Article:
Friday, October 03, 2008

Debate Means "Take Worm Off Hook", Right?

I recorded last week's Presidential Debate and watched it Wednesday night. Then I watched the VP Debate last night. Let me tell you, two nights in a row of debates is not a healthy thing. Ultimately my vote has not changed, though I'm less sure of it. My opinion of the candidates has, though.

First there's George Bush. It's as if he wasn't even there. Oh wait, he wasn't, though you'd never guess from listening to Obama and Biden. They like to make us think that McCain will be more of the same, but there are a whole lot of conservatives and/or Republicans who struggle with McCain because he's NOT like Bush, too. I think Palin didn't attack hard enough in pointing out to Biden that "you're focused on the past".

Frankly, I think the "McCain voted with the administration 90% of the time" line is ridiculous. What does that mean, exactly? Bush's only chance to vote is by vetoing or signing anything that gets passed. Bills that never pass the Senate are never seen by Bush, period, so there's no way to know if Bush would have voted for them or not. It's an impressive-sounding statistic with no substance at all. And how often did Obama vote with Bush? Oh, they don't tell you that one, but since I don't think that Bush has vetoed more than 10% of the bills that come before him, I suspect that percentage is pretty high, too.

Anyway, moving on to the actual candidates instead of the convenient punching-bag.

I've only heard Obama speak once before. I have to admit to falling a bit under the "Obama magic", though only as far as losing some of my conviction that he's consciously, intentionally adopting wrong-headed policies. I'm a bit more willing to give him some benefit of the doubt. And, contrary to what some pundits claim, I did not think the number of times he said "I agree with John on that" was a point against him. I like to see candidates give each other a little credit. I wouldn't have minded seeing some reciprocation from McCain.

But Obama's shallow experience was evident. He kept mentioning that "I wrote a letter to so-n-so about that" or "I spoke to so-n-so and told them--". If that's all he's got to show on the issue I'm not convinced. He's a US Senator. He should have proposed legislation, not letters. He should have at least called for a congressional hearing. Where's the political risk-taking in writing a letter? Being aware of and voicing concern over a problem is not what we pay our leaders for. We expect them to do something.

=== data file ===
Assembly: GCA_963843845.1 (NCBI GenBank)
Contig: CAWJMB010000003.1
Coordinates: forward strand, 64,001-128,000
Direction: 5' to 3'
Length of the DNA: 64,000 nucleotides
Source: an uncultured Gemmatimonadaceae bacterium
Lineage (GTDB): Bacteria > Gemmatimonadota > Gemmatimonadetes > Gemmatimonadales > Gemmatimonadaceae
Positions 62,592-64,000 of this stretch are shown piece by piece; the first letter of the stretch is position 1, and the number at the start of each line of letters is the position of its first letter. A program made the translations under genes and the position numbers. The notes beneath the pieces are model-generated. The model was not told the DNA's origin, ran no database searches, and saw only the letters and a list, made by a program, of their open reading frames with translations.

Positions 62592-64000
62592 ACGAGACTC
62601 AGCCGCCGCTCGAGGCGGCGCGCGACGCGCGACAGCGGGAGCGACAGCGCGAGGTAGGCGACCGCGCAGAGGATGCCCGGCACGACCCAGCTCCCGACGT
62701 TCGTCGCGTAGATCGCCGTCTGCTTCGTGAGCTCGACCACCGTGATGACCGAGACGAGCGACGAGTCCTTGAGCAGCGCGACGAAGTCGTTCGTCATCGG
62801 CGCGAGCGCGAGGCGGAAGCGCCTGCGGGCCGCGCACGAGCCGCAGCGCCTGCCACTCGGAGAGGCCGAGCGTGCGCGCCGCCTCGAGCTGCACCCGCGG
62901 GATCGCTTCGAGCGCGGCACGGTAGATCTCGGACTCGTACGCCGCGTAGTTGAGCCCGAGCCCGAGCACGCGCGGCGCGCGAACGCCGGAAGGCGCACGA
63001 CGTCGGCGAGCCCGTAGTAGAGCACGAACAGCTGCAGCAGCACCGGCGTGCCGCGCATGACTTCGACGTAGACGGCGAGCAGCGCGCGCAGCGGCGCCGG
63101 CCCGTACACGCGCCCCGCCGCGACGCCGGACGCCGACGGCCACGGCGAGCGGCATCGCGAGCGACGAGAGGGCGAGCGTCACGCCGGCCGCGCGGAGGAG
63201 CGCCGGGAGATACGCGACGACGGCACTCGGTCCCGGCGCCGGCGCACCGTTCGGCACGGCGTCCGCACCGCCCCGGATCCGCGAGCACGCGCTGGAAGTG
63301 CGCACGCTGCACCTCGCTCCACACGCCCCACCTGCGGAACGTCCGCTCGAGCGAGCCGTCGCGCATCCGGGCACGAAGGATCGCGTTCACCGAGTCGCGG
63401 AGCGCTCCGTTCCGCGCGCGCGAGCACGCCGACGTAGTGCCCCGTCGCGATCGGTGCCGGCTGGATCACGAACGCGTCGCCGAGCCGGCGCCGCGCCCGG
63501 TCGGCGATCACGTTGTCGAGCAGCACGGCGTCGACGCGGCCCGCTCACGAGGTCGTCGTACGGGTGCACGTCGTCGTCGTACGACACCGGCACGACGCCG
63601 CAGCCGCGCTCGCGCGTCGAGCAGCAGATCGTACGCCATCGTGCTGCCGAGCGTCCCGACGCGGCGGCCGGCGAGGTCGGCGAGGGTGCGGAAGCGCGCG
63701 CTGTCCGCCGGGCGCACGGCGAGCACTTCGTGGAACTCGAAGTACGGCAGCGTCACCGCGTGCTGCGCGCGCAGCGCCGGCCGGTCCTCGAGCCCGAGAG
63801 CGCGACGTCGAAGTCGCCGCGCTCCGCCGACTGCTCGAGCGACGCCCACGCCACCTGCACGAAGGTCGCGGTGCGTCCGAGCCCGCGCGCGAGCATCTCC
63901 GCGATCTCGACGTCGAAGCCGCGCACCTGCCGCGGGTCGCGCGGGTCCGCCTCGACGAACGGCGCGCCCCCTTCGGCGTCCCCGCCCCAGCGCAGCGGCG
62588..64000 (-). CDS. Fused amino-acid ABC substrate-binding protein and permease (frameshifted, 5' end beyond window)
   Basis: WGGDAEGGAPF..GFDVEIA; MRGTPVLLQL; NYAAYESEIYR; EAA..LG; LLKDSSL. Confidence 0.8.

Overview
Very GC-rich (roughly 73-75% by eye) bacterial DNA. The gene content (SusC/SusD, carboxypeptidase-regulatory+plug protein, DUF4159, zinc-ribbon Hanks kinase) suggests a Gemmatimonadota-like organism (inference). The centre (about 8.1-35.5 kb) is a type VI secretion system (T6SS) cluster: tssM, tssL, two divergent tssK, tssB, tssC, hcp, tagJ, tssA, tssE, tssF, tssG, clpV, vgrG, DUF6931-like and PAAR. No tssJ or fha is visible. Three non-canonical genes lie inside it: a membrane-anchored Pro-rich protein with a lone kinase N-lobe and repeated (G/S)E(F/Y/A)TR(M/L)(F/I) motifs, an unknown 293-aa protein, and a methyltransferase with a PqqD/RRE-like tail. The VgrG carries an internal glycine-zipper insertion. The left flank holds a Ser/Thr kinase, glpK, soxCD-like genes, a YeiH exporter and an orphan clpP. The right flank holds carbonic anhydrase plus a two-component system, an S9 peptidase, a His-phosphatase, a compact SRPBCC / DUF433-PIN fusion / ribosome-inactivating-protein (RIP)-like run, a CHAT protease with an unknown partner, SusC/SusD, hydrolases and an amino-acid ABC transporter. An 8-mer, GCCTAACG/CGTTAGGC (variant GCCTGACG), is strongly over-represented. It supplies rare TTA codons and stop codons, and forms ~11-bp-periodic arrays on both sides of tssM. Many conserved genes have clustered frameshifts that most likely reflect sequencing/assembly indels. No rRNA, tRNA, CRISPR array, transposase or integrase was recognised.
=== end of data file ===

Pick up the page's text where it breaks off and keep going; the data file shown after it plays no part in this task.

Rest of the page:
I was more impressed by McCain's depth of experience. But he was, if anything, too calm. I'd like to see him show a little fire, if only in dicussing his own policies. Is he taking the "McCain's got a temper" criticisms so seriously he's afraid to even approach anything resembling passion?

I've not had much exposure to Biden prior to this. I found him likable. So likable, in fact, that I didn't think to question some of his obvious errors. As Michael Totten asks, when has the U.S. or anyone else ever kicked Hezbollah out of Lebanon? When did he and Obama call for NATO to move in there?

But perhaps I was too busy being irritated with Palin. Some say she did a good job of keeping Biden on the defensive. I guess that's one way of looking at it. I was just bothered by how she'd keep returning to old topics, sometimes with so little connectin with the current one I nearly got whiplash. Yes, she held her own up there. I think I was expecting more, somehow.

All four of them were very astute at twisting facts on each other's records. I've been doing enough research on my own to catch them in the act. They're all guilty, and it's gotten to the point that if anyone says "So-n-so voted against X" I immediately ignore it. Chances are it's out of context. Chances are there were other circumstances in play. Chances are it's just so much spin.

The same goes for "quotes". Like Biden's, "Senator McCain said--these are his actual words--said that he was 'Suprised by the sub-prime crisis'." He repeated it several times, verbatim. And yet that's a sentence that is blatently open to interpretation, even without including context. I'm just not buying it.

So in attempting to use candidates' records and words against them, all any of them have succeeded in doing (at least for me) is to convince me I can't go by their records or snippets. All I can really go by is their own stated positions. And that's risky, too.

Ultimately I'm less sure of my vote, but only because I'm less sure of all of them together. There's not one of them I can trust. And that's sad.

On the bright side, they've all kept the debates thus far civil, even cordial. There hasn't been the spirit of meanness I recall from previous election years. Good for them.

We could use more bright spots, though. It's been a long, dark night. I'm tired. Can we vote already?

No comments: